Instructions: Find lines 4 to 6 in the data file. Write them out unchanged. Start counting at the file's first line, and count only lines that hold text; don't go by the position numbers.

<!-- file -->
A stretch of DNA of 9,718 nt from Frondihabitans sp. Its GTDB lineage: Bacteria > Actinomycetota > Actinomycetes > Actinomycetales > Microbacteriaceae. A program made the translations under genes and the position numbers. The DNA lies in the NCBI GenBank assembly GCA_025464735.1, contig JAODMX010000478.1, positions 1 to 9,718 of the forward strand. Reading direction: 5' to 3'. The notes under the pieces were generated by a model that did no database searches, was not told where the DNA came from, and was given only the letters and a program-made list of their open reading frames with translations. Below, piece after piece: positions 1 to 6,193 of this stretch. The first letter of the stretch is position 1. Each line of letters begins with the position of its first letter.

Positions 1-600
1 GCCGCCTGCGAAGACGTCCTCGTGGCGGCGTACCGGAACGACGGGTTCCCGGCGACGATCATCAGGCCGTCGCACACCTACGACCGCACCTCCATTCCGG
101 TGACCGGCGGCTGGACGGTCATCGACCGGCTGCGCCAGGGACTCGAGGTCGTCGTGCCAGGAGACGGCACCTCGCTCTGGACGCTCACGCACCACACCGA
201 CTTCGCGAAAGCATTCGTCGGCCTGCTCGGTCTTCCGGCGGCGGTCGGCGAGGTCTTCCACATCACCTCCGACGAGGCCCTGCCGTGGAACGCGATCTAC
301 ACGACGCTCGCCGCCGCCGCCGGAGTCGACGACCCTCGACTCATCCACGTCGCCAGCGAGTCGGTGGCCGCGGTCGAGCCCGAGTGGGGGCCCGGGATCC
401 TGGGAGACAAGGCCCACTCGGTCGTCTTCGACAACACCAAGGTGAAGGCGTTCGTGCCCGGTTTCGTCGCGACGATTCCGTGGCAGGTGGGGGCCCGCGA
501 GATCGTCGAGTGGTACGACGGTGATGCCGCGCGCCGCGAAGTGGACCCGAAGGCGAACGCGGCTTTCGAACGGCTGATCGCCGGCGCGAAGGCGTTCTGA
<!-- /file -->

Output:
101 TGACCGGCGGCTGGACGGTCATCGACCGGCTGCGCCAGGGACTCGAGGTCGTCGTGCCAGGAGACGGCACCTCGCTCTGGACGCTCACGCACCACACCGA
201 CTTCGCGAAAGCATTCGTCGGCCTGCTCGGTCTTCCGGCGGCGGTCGGCGAGGTCTTCCACATCACCTCCGACGAGGCCCTGCCGTGGAACGCGATCTAC
301 ACGACGCTCGCCGCCGCCGCCGGAGTCGACGACCCTCGACTCATCCACGTCGCCAGCGAGTCGGTGGCCGCGGTCGAGCCCGAGTGGGGGCCCGGGATCC